Railgate is disabled when using L4T rootfs

When I boot Tegra x2 with L4T rootfs , I see messages saying some railgate is disabled and I get freq related messages. But if I use default rootfs that comes with the board, there is no such messsage. I assume that some initialization script is disabling it by echoing some value into sysfs during init stage. Could you tell me which init script is used in L4T rootfs or how the init stage is executed in tegra x2. I want to know the systemd script which does this.

And one more thing, how can I clone default mmc rootfs of tegra x2 without using dd command. Is there any way to use default rootfs which comes with board so that I can use it for nfs boot?


I don’t think u-boot supports NFS boot, so I don’t think you can get there. If I’m wrong, that’d be great; please let us know what you find out!

If you want to clone a partition, you can read the block device; the root file system is called /dev/mmcblk0p1
If you have mounted a NFS file system on /auto/myhost, then you can clone the current root image (note: Currently mounted, so “dirty”) using:

dd if=/dev/mmcblk0p1 of=/auto/myhost/my-root-image.img bs=1024k

You could also mount a large SD card and clone the image to that.

By the way, there are 17 (!) partitions on the internal embedded flash. I wonder what they’re all used for?

Disk /dev/mmcblk0: 29.1 GiB, 31268536320 bytes, 61071360 sectors
Units: sectors of 1 * 512 = 512 bytes
Sector size (logical/physical): 512 bytes / 512 bytes
I/O size (minimum/optimal): 512 bytes / 512 bytes
Disklabel type: gpt
Disk identifier: 00000000-0000-0000-0000-000000000000

Device             Start      End  Sectors   Size Type
/dev/mmcblk0p1      4097 58724352 58720256    28G Microsoft basic data
/dev/mmcblk0p2  58724353 58732544     8192     4M Microsoft basic data
/dev/mmcblk0p3  58732545 58733056      512   256K Microsoft basic data
/dev/mmcblk0p4  58733057 58733568      512   256K Microsoft basic data
/dev/mmcblk0p5  58733569 58739712     6144     3M Microsoft basic data
/dev/mmcblk0p6  58739713 58739716        4     2K Microsoft basic data
/dev/mmcblk0p7  58739717 58740924     1208   604K Microsoft basic data
/dev/mmcblk0p8  58740925 58741924     1000   500K Microsoft basic data
/dev/mmcblk0p9  58741925 58746020     4096     2M Microsoft basic data
/dev/mmcblk0p10 58746021 58758308    12288     6M Microsoft basic data
/dev/mmcblk0p11 58758309 58762404     4096     2M Microsoft basic data
/dev/mmcblk0p12 58762405 59024548   262144   128M Microsoft basic data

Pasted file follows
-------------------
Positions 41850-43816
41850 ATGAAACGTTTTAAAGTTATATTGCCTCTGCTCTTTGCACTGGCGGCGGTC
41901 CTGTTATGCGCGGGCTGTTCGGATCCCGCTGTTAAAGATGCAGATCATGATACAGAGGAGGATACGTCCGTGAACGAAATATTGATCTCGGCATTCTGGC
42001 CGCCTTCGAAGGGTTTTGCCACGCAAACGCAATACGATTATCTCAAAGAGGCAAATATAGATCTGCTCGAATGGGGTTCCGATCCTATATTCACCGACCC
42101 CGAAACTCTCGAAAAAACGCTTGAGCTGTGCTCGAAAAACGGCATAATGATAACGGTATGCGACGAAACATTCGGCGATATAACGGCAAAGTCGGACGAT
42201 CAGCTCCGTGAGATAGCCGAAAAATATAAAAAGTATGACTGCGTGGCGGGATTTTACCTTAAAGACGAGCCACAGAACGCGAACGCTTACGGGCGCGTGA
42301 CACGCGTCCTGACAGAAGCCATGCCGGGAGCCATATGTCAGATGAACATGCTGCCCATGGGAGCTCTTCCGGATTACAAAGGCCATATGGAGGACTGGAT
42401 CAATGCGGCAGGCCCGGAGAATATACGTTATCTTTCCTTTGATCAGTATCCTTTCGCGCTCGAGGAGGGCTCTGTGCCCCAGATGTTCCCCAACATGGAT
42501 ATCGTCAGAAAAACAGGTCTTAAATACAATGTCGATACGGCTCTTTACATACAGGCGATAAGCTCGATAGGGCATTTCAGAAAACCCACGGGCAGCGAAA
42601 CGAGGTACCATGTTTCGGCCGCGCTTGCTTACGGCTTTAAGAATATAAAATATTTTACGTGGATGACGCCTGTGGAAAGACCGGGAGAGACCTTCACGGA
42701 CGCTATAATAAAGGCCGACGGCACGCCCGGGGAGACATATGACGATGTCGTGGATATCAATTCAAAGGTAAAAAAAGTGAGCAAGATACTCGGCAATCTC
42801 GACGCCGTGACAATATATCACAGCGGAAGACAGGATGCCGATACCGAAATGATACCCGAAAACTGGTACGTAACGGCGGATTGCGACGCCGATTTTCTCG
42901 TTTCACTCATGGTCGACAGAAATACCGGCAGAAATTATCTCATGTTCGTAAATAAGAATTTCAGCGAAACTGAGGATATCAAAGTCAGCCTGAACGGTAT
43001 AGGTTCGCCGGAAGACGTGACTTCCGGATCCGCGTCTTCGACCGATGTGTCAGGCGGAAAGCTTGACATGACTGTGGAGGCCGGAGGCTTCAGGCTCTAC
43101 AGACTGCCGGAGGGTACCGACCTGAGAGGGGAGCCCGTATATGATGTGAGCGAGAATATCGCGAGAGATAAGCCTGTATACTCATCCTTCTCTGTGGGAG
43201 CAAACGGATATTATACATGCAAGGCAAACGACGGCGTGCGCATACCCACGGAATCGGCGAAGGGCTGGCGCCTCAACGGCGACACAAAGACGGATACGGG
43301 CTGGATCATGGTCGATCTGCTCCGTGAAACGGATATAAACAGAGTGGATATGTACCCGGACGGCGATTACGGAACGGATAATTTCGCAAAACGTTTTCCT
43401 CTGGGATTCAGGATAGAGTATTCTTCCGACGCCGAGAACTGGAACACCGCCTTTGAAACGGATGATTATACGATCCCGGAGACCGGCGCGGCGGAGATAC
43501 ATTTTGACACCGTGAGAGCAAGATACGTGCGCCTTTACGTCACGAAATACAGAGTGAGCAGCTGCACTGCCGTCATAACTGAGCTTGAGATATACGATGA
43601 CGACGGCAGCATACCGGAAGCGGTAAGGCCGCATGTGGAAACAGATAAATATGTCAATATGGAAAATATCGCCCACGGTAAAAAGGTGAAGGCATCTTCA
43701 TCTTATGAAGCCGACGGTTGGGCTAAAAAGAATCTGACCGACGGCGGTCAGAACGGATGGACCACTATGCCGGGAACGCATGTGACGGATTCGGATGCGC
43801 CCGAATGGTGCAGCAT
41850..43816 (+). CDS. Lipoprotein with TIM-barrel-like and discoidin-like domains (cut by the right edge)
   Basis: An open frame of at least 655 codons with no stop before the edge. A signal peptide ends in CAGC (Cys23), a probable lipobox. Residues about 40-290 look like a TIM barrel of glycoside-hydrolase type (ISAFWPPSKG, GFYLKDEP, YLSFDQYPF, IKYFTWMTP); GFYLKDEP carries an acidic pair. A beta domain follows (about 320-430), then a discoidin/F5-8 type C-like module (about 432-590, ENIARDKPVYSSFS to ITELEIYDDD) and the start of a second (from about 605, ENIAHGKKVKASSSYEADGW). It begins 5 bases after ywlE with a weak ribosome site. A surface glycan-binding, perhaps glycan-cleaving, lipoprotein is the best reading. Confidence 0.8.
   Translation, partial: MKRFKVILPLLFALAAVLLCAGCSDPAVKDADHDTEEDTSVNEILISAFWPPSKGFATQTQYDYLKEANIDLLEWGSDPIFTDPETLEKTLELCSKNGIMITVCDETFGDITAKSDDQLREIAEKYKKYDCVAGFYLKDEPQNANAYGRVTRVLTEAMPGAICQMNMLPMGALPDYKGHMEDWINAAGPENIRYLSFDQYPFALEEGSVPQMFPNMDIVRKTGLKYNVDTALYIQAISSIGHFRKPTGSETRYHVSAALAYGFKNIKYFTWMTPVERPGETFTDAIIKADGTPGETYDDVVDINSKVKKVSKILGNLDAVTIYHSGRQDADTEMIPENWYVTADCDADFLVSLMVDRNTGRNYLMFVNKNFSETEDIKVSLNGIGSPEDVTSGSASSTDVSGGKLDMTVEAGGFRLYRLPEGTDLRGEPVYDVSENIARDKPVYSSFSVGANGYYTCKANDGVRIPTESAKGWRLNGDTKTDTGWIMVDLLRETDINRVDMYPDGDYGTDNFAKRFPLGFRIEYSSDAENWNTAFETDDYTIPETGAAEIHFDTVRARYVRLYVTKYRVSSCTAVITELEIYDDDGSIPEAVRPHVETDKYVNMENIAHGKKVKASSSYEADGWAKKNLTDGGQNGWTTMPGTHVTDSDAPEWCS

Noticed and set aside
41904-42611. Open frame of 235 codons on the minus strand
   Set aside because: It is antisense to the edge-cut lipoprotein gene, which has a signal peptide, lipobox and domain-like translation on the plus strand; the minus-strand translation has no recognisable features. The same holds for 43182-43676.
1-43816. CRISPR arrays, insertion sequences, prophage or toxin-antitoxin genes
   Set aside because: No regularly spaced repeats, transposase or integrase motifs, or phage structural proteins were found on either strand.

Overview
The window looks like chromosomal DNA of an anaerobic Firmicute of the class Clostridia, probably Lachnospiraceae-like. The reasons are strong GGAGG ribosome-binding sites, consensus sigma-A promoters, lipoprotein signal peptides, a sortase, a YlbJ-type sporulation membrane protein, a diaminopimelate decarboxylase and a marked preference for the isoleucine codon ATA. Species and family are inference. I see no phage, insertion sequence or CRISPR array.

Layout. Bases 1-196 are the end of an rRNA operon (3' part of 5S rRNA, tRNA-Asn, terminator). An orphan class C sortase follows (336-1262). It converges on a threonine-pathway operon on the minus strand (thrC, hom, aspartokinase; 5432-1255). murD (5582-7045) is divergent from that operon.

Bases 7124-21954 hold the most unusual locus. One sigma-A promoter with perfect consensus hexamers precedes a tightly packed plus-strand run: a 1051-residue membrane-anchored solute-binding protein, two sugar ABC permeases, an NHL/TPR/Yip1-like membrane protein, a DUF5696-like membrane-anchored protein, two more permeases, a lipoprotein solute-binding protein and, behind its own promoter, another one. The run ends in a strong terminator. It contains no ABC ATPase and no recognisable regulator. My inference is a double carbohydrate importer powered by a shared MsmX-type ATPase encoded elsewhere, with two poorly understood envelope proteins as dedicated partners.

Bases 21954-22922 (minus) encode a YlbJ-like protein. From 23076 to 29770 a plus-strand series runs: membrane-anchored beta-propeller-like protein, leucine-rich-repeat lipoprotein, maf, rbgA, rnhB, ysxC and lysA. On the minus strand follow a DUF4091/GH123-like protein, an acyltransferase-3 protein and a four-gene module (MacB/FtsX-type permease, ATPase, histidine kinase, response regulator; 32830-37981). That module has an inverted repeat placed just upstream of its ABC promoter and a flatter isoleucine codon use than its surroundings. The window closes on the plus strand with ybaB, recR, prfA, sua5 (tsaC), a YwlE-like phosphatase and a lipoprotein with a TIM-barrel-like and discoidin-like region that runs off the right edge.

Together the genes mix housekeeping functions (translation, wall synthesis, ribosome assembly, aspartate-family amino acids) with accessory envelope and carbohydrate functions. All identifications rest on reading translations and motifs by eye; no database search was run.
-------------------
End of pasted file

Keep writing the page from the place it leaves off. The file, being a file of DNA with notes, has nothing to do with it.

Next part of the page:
/dev/mmcblk0p13 59024549 59090084    65536    32M Microsoft basic data
/dev/mmcblk0p14 59090085 59221156   131072    64M Microsoft basic data
/dev/mmcblk0p15 59221157 59221668      512   256K Microsoft basic data
/dev/mmcblk0p16 59221669 59745956   524288   256M Microsoft basic data
/dev/mmcblk0p17 59745957 61071326  1325370 647.2M Microsoft basic data

(Output printed by fdisk /dev/mmcblk0)

I see some railgate files in “/sys”, but nothing in the systemd init files. Perhaps the enable/disable is part of the drivers.

Clone depends on which version of the driver package you use. The wrong clone command from R27.1 will instead flash if using the R28.1 driver, and the R27.1 driver needs a patch. Which version of driver package are you using to clone from?

I was wrong – u-boot can pass NFS boot parameters to the kernel, and the kernel can boot from NFS.
Why do you not want to use “dd” to clone the root file system, btw?

Finally, instead of something disabling railgate, perhaps the problem is that the custom build/kernel/dts doesn’t enable it?

Yes I can do nfs boot with my Image. I could not use dd command because there was an error saying something like file too large even though I had enough space in my nfs host. So i thought we may get the default rootfs somehow differently. Is it available for download or anything?

I am using R27.1. I also see the clock frequency set to 12 MHz messages in dmesg.

And below is the message about railgate I am seeing. I grepped the entire rootfs but could not find where it was being generated from. If anyone has any pointer, it would be good.

gk20a 17000000.gp10b: railgate is disabled.


The default rootfs is part of the kernel sources or jetpack download.
Note: This is a file-level archive, not an image-level archive.
On my system, it ends up at the following location:

If you want to create a file-level archive of the rootfs, you can use tools like cpio or tar.

My understanding is that the railgates are kernel-level power management functions, and thus they are likely more affected by your device tree and set of kernel modules, than by the user-space tools that live in rootfs. However, I can’t find any documentation on those features at all, so I could be wrong, and I’d love to learn more if someone knows for sure.

I happened across this thread. Railgate is disabled message is from nvgpu/drivers/gpu/nvgpu/gk20a/gk20a_sysfs.c:railgate_enable_store(). Also curious about why this message is seen at seemingly random intervals.

Which release are you using? You might find this of interest, though they are somewhat old:

The gist of that older post is (and this may not apply to you):
To stop infinite D-state showing as load average edit /etc/systemd/nv.sh to remove:

echo 0 > /sys/devices/17000000.gp10b/railgate_enable

Thanks linuxdev. Yes I’m also seeing this in R28.2.x.